Who’s in Charge?: The Story of Bob, Juan and Carlos
Cultural Value Difference: Power Distance

By Don Rutherford
Reprinted from Business Mexico, February 1, 2005, Volume: 15, Issue: 2, Page: 36(2).

Bob is a distribution manager for a U.S. automobile manufacturer in Mexico City. His boss, Juan, is Mexican, as are most of his peers and all of his subordinates. Bob has been in the big city for only a few months and he has a problem, actually a bunch of problems. He recalls that only a few weeks ago he felt he could have taken on the world and won. Now, he questions his ability to sell peanuts to passing motorists.

Bob came to Mexico feeling confident that the management style which brought him so much success in the U.S. would propel him to similar success here. He reasoned that by involving all Mexican staff in the process of selling their cars, they could easily attain double digit growth.

When our new distribution manager brought together his direct reports, he assumed they would be in the best position to know how to grow the business in their respective regions. So rather than telling them what he thought needed to be done, he put the question on the table and sat back to listen. Only then did Bob realize how quiet Mexico City could be.

After some time Bob felt he needed to jump start the conversation, so he tossed out his idea of using more billboard advertising. The group eagerly supported the idea as a fine one. Then there was silence once more. The process repeated itself a couple of more times before the meeting finally ended and Bob escaped to his office in frustration. He saw his 2 year assignment in Mexico stretching out before him as a lifetime of potential failure. Bob pondered whether his workgroup was made up of a bunch of dopes or people without initiative.

It mightn’t have been so bad but Bob was having a terrible time with his boss Juan too. Bob had been eager to share his ideas on the way things worked in the States. Despite making what he thought were insightful suggestions time after time in meetings, his relationship with his boss seemed to grow colder.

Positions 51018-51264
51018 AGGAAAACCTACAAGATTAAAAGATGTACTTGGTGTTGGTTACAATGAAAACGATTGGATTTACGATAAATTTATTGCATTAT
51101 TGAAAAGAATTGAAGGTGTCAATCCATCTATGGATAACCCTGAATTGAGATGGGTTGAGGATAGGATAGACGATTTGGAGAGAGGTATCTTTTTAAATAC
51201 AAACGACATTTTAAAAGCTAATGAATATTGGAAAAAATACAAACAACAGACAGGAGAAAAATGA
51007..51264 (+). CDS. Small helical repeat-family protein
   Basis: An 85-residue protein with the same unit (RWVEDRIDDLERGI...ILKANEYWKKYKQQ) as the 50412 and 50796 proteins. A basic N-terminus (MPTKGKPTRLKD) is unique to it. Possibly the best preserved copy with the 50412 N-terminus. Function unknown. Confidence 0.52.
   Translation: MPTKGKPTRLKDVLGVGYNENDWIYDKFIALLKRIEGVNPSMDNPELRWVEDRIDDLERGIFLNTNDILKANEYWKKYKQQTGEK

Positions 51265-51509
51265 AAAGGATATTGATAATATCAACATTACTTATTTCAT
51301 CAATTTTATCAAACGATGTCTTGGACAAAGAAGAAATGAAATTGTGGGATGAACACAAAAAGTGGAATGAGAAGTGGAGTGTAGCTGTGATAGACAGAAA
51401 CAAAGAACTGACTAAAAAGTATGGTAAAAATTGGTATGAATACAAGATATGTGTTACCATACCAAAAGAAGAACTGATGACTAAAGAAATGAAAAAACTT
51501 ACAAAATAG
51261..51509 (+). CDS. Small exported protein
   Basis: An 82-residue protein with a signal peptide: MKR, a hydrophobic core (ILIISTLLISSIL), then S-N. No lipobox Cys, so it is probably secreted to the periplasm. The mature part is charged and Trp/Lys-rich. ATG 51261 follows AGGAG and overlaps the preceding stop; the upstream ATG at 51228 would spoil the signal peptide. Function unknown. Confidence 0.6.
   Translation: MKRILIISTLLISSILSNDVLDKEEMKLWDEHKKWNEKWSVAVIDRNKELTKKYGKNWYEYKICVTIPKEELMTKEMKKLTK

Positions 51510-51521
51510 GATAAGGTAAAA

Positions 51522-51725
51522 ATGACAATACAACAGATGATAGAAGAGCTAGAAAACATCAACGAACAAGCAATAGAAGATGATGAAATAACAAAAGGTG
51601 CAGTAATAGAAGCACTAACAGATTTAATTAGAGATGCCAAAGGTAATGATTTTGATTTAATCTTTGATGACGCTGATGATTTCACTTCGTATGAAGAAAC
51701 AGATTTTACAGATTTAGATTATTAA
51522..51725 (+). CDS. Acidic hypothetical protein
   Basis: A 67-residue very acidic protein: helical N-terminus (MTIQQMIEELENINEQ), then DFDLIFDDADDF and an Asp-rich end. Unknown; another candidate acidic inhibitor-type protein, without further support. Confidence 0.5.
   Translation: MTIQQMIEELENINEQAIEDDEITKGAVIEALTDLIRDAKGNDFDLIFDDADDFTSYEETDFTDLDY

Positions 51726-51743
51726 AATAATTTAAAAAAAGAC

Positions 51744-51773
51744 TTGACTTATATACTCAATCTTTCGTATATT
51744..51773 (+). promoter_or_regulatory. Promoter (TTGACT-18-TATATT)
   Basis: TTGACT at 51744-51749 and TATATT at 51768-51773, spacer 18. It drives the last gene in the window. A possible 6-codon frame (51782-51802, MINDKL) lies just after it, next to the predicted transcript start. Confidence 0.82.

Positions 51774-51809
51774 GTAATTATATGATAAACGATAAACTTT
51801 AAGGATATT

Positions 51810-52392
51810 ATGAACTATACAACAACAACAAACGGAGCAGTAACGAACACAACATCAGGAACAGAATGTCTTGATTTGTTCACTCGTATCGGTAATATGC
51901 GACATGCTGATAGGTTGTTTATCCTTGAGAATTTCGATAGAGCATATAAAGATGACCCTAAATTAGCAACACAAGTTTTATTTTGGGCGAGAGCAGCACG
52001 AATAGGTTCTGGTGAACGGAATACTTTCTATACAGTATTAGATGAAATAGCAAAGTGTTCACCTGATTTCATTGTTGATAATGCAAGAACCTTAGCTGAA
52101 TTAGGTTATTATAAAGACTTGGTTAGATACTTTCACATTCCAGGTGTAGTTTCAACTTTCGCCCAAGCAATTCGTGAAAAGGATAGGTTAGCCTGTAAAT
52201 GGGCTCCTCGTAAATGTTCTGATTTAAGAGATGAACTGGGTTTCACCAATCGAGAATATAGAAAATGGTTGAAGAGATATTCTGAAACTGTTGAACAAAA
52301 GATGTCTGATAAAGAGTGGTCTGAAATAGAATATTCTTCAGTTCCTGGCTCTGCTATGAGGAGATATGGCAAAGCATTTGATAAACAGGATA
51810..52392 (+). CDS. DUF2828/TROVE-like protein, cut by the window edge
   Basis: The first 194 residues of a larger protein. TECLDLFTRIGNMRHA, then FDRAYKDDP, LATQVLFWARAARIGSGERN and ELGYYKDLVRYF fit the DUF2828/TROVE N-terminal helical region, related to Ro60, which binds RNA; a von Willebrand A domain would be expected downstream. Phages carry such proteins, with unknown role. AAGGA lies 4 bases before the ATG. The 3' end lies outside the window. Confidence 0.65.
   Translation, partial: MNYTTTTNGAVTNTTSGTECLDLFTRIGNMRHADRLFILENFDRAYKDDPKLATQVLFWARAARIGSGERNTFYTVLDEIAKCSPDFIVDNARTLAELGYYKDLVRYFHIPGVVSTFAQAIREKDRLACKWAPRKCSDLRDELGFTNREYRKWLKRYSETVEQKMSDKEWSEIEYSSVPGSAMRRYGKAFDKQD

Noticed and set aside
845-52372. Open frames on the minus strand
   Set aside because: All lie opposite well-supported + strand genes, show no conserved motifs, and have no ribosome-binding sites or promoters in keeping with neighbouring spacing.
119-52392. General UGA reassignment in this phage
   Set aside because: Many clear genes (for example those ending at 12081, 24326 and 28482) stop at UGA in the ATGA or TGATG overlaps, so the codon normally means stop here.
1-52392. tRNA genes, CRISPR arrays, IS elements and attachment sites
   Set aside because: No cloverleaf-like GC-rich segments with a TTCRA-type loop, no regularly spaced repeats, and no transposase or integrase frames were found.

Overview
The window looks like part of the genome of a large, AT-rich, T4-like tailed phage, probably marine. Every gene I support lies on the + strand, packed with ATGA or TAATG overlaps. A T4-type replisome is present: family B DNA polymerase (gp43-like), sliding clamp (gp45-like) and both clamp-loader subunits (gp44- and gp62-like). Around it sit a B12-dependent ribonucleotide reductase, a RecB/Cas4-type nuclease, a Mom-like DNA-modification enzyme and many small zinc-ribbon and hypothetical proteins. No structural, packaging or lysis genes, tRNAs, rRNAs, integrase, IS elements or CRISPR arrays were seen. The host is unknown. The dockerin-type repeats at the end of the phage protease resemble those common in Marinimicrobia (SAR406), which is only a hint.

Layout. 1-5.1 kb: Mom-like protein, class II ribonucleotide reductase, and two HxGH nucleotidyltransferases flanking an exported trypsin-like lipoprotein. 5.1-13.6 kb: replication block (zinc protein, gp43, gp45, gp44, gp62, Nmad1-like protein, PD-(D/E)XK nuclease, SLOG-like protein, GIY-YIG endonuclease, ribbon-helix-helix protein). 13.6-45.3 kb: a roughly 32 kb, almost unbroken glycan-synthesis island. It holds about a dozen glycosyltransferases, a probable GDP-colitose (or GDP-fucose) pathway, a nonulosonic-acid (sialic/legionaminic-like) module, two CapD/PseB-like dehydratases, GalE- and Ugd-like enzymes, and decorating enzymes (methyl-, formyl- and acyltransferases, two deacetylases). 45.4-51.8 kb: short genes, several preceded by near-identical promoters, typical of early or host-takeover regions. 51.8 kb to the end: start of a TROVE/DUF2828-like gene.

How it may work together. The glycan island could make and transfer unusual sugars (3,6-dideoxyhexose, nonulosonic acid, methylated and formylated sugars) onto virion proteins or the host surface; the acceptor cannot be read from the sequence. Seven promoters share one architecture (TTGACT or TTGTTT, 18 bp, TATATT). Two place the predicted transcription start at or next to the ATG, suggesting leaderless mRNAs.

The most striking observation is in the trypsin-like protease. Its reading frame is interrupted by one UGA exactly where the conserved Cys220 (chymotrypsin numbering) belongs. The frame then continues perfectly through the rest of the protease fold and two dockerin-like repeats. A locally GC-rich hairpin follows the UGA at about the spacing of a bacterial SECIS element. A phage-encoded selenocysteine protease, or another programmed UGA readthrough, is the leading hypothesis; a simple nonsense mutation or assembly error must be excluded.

Bob began fearing that the company’s Mexicans operations were a bust – that incompetence and bureaucracy ruled. When in a clearer frame of mind, he acknowledged that this part of the company was showing good profits and growth. Perhaps, there was something wrong with him, he thought. Perhaps, he was not cut out for international or as great a manager as he thought.

There are many possible explanations for Bob’s experiences. The one I will explore here is the cultural difference, Power Distance, as described by intercultural researcher Geert Hofstede. Based on his research, Mr. Hofstede has placed a number of country cultures on a continuum from Low Power Distance to High Power Distance. A low power distance culture is one in which the hierarchy is low and decision-making is shared. A high power distance culture is one in which the hierarchy is considered very important and bosses are not disagreed with lightly. No culture is only one extreme. All cultures have some mix of the two ends of the continuum.

Low Power Distance